In a splashy announcement this week, the University of Massachusetts extended an online hand to China. The institution announced that it will offer 40 online courses to students in China in the spring of 2009.
The university has some hurdles to clear first, though. The program hasn't actually been approved by China's increasingly cautious Ministry of Education, and college officials who have been through the ministry-approval process before say UMass probably has a long and bumpy road ahead.
There is high demand for officially sanctioned foreign higher education these days in China, as degrees are often required for plum jobs in state-owned or multinational companies. Many foreign universities have opened up shop in China, building their own campuses or sharing space with Chinese universities, and a few have ventured into online territory.
However, China's Ministry of Education has been slowing down approvals of foreign higher-education programs over the last couple of years in response to concerns about quality and cost (The Chronicle, July 26, 2007). The Stevens Institute of Technology, which offers blended courses in China, waited just six months to receive official blessings when it applied for its first three programs in 2002. But the college has been waiting over two years for approval of an additional program, according to Robert Ubell, executive director of Stevens's Institute for the Advanced Study of Online Learning and Professional Education.
Mr. Ubell said UMass may face additional speed bumps because the education ministry is often skeptical of online curricula and may also frown upon the fact that UMass is not forming a partnership with a Chinese sister college. UMass is officially working with only China's Continuing Education Association and the CerEdu Corporation (an education and research computer network in China), though UMass officials say it also has a "strong relationship" with prestigious Tsinghua University.
"This would be a triumph over history if they got ministry approval," Mr. Ubell said.
College leaders who have been through the ministry's approval process say UMass may be overly optimistic because ministry hosts are always so gracious.
Paul J. LeBlanc, president of Southern New Hampshire University, said that after his institution's first meeting with Chinese ministry officials, "we walked away thinking we nailed it. Then nothing happens, and we didn't know why," he said. "They don't want you to lose face. They don't want to insult the work you've done." After several meetings over a period of about two years, the university finally received approval for online MBA courses, set to begin this fall.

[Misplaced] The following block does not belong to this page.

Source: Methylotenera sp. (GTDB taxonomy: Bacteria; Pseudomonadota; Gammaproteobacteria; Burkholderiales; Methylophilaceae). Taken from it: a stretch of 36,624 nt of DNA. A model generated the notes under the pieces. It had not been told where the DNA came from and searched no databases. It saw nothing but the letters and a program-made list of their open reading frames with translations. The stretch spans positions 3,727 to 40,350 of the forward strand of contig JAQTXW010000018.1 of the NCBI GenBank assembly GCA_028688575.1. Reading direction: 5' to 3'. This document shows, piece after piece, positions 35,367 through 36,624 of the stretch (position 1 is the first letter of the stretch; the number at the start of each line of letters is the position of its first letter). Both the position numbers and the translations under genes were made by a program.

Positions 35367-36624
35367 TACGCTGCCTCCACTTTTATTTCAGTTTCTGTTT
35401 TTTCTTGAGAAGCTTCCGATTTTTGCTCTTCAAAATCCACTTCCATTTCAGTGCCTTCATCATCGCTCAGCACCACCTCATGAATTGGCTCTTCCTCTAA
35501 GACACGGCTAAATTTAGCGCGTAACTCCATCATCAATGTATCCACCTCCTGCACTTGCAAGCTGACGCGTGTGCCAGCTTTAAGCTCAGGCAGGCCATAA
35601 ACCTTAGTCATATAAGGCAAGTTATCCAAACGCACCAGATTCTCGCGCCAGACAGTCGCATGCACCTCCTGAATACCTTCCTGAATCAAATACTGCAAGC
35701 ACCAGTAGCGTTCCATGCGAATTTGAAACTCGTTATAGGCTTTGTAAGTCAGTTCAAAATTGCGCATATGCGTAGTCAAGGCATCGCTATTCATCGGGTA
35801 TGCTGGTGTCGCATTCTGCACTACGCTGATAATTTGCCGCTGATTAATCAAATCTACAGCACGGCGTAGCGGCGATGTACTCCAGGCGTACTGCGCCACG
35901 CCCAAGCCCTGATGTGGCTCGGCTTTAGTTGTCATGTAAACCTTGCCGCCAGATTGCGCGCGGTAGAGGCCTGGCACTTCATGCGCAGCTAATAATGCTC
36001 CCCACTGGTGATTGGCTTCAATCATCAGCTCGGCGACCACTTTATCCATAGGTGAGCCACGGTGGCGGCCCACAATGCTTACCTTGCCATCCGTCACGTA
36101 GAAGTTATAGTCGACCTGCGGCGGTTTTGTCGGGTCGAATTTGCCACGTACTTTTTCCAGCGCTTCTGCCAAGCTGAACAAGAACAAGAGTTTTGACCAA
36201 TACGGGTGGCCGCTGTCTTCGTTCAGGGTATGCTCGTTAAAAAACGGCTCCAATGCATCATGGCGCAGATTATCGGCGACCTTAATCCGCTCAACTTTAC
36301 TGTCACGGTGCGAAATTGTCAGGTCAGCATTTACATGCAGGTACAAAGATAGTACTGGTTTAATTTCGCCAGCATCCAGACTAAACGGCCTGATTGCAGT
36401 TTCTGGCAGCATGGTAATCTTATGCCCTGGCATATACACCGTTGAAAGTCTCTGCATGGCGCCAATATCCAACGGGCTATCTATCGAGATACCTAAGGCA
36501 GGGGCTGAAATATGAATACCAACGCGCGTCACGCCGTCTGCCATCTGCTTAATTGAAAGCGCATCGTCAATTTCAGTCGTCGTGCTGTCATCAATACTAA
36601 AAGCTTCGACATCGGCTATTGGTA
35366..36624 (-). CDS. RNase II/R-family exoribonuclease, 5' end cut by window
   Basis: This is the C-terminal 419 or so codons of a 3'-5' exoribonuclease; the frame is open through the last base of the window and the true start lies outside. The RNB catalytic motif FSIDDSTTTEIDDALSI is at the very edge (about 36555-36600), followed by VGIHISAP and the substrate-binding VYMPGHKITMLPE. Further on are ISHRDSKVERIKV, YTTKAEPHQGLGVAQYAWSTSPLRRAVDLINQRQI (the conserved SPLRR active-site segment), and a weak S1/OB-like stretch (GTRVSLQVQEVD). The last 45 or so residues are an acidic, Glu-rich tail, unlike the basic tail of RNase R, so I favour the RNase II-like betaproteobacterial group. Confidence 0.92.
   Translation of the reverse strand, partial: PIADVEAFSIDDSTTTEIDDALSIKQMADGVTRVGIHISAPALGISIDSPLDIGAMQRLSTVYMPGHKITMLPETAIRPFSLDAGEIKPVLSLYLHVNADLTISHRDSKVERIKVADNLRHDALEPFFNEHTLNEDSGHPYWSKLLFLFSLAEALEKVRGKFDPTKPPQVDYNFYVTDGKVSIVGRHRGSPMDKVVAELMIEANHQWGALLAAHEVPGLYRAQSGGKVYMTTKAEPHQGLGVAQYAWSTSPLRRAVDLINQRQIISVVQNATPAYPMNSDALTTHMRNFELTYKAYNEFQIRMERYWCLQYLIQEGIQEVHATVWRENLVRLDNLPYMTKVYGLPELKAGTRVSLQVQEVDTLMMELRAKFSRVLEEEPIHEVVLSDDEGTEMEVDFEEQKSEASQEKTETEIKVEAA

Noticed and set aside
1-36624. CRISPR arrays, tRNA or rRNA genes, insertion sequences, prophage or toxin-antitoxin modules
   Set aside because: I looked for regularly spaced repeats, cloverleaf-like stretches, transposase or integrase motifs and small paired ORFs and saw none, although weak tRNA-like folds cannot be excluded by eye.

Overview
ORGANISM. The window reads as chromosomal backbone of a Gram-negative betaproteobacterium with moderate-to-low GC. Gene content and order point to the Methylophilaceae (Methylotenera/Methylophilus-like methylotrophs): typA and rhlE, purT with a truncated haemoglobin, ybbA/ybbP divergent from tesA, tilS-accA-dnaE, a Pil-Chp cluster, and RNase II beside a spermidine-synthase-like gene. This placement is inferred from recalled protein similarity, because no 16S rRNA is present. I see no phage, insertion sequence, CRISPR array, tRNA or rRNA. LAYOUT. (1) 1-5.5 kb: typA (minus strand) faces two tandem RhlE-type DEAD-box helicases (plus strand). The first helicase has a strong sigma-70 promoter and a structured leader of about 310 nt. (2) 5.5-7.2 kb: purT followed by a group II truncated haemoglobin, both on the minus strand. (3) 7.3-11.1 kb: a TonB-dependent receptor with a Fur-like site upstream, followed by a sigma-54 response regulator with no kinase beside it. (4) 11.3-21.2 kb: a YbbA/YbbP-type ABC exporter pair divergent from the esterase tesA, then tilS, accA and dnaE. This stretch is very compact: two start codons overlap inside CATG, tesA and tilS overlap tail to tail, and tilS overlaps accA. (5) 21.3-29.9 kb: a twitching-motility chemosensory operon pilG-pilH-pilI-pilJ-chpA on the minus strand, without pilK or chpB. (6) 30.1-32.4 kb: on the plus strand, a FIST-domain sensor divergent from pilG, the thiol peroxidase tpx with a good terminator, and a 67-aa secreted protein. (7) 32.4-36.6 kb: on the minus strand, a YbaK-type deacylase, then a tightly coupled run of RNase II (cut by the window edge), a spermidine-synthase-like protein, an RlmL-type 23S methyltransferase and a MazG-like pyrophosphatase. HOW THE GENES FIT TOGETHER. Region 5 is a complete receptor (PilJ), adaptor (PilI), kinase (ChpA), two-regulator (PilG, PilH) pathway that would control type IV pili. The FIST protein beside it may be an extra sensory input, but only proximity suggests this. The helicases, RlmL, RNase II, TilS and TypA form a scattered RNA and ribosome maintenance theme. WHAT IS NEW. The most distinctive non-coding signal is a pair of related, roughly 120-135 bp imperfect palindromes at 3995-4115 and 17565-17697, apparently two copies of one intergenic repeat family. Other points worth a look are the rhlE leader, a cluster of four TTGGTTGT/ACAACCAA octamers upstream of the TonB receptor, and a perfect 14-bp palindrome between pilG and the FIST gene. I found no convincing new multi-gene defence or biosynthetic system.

David J. Gray, chief executive of UMass's distance-education unit, UMassOnline, said the institution will select courses from its pre-existing catalog to submit for official vetting and recognition by the education ministry. These courses will probably be marketed for spring 2009 enrollment even if the university is still seeking ministry approval, Mr. Gray said. (Any of UMassOnline's 1,500 courses can already be taken by students in China, but the course credits are not officially recognized by the Chinese government.)
UMassOnline will seek approval for courses that are part of four certificate programs and one master's degree. The master's program is already chosen: a degree in instructional design, which will, appropriately, be an online course program for how to create other online course programs.
Courses in the other programs will be decided based on a survey of 6,000 Chinese, Mr. Gray said. UMassOnline and its Chinese partners will then select courses based on survey respondents' demand.
UMass will not change the content of the online courses, which are all in English. Mr. Gray said he hasn't broached the subject of censorship of these courses with Chinese officials, who are notorious for putting politically sensitive online information—including video streaming—behind the Great Firewall of China, as the country's barrier to certain Web sites is known by critics. Other American college leaders who have received ministry approval said censorship has never overtly come up, partly because foreign programs usually cover practical subjects such as math, engineering, and business.
At least one UMass professor, however, is hoping a sensitive subject he teaches will make the official catalog. "I think journalism and public relations," Art Clifford, an online journalism lecturer, said, "will follow that practical bent that they really need right now."